The city of Logan is taking baby steps toward normal operations in the wake of Utah Gov. Gary Herbert’s announcement on Tuesday easing COVID-19 restrictions.
The key word here is “baby.”
Mayor Holly Daines said employees who’ve been working at home as a safety precaution since early in the pandemic will be asked to return to their city offices. However, City Hall, the library and the recreation center will remain closed to the public until the impact of more lenient controls becomes clear. Also, Municipal Council meetings will likely continue online for the time being, using the Zoom platform.
“We’re all sort of knocking on wood. As we start to open back up, I think the concern is do you start to have the number of cases go back up again,” Daines said. “I hope not. I’ve had a number of employees working from home. … I’ve asked them, based on the governor’s guidelines, to come back to work on Monday morning, but I’m not opening the lobbies just yet.”
Among measures announced by Gov. Herbert and taking effect Friday are expansion of the public-gathering limit from 10 to 20 people and the allowance of restaurant dining-area reopenings under certain conditions.
In accordance with the change, Logan will remove caution tape from sidewalk tables along the newly renovated block of Center Street in downtown Logan.
The tables, which are owned by the city and placed in front of restaurants, will be spaced farther apart to allow better social distancing.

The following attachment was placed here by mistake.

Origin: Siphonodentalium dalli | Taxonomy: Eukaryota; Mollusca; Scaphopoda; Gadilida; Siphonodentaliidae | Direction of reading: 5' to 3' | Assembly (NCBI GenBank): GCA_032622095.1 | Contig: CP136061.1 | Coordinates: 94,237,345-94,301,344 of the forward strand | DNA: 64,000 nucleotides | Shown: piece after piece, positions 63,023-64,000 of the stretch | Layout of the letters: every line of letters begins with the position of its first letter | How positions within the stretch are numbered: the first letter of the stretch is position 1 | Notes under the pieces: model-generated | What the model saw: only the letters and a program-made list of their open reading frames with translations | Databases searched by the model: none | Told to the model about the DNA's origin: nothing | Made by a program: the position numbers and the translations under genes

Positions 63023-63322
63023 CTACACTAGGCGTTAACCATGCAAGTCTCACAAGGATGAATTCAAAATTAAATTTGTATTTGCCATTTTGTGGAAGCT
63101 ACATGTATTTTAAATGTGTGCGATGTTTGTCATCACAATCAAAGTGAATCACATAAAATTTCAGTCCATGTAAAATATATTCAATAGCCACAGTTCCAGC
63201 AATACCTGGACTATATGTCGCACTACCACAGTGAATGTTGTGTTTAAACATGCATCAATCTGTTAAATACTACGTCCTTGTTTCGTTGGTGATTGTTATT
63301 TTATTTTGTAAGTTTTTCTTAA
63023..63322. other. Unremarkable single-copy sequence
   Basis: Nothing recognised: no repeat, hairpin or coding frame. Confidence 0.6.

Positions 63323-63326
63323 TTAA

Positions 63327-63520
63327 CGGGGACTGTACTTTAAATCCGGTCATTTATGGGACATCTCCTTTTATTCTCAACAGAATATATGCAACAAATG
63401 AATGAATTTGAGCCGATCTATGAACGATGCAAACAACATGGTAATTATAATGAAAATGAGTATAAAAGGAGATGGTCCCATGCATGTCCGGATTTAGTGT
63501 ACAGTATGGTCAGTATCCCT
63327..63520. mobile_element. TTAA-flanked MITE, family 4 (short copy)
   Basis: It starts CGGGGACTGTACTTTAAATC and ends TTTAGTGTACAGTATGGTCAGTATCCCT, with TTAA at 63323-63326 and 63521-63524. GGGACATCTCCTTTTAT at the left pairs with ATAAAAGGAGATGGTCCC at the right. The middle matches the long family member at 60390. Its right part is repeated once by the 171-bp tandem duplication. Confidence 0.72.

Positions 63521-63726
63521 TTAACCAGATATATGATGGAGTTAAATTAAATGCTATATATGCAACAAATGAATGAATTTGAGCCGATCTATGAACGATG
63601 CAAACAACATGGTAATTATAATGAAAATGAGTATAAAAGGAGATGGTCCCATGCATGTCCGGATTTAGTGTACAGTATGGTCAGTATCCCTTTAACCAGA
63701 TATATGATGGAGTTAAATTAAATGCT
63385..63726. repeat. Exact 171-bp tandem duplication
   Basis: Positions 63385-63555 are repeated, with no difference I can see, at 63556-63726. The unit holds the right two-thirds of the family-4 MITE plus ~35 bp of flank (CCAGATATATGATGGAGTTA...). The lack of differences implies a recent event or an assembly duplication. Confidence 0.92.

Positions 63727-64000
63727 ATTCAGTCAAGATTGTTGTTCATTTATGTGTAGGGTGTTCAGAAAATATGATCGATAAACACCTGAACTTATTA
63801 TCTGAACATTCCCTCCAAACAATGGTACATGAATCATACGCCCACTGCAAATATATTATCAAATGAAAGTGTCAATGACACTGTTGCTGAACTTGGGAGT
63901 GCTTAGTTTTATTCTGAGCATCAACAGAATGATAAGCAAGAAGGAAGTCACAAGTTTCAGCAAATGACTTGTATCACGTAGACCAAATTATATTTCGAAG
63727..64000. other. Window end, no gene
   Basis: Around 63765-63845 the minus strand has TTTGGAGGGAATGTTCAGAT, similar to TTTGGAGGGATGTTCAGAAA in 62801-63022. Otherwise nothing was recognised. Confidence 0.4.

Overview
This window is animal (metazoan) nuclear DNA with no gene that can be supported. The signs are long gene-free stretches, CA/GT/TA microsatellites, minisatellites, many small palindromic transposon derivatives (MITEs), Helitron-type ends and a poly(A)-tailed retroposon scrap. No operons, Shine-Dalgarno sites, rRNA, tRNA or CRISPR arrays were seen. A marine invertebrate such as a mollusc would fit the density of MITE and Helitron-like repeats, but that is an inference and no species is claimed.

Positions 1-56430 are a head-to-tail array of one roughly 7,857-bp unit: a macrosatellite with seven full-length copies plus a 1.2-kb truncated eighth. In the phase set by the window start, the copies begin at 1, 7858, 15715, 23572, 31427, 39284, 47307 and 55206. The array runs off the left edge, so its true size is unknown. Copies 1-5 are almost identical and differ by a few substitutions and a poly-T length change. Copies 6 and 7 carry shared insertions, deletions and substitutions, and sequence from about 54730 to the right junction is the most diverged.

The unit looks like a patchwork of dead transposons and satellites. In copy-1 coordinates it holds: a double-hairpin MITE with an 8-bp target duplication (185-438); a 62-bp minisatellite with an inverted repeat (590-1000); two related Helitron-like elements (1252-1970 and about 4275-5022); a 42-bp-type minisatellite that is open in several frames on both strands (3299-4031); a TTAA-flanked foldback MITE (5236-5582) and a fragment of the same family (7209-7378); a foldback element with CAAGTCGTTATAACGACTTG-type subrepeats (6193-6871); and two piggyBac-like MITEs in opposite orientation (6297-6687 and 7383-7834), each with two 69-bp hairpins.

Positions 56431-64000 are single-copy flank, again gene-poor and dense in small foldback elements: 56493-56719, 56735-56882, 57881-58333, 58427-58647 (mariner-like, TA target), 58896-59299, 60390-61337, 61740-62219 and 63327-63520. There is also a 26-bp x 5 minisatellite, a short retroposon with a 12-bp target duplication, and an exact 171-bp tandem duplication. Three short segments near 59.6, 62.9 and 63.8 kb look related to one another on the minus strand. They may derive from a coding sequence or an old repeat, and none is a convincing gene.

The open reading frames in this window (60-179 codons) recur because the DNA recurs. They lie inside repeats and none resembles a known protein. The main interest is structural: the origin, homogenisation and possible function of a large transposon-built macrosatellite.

Daines was on Center Street last week to place the final stone on the last flower box installed on the block and will return Friday morning for the reopening of the tables, which had only just been put out in March when the pandemic shut things down.
“The bricklayer asked, ‘Do you want to come over and put on the last rock before we put the capstone on top?’ And and I said ‘Sure, I want to have a little fingerprint there’ — not that anyone will know,” Daines said.
The mayor is optimistic about the prospects of a downtown revival, starting with Center Street and moving on to “Center Block,” where several competing plans are being debated and the fate of the old Emporium building is still up in the air.
Workers on Center Street unearthed some Cache Valley history last fall when trolley tracks from the early 1900s were exposed and removed. The mayor saved some of the tracks with the thought of creating a display for visitors, and she hopes this and possibly some other art installations can be approved for the area in the near future.
“We actually did put a little money in the budget this year to maybe do some public art. It’s not much, and council hasn’t approved it, but I will be giving my budget message to council at our next City Council meeting,” she said. “If we are able to move ahead with Center Block and the walkways that connect Center Street to Center Block, I think that could be a great opportunity for some public art, but again, that’s still in the conceptual stage right now.”
In an interview with The Herald Journal on Wednesday, Daines said the total impact of the COVID-19 crisis on city revenue will not be known for several months, when sales tax collection numbers become available. So far, there have been no layoffs or work-hour reductions for city employees, and she does not anticipate any, even if sales tax revenue is down.
“You know during the 2008-2009 recession, we did cut budgets, but we did not have to lay any people off, and that was because we had really good reserves, and our finance director (Richard Anderson) is extremely proactive in terms of that. Our reserves are pretty much as high as the state limits will allow, so we think we’re in pretty good shape to weather the storm.”
Daines noted that about $2 million of the city’s annual revenue comes from property tax and $11 million comes from sales tax.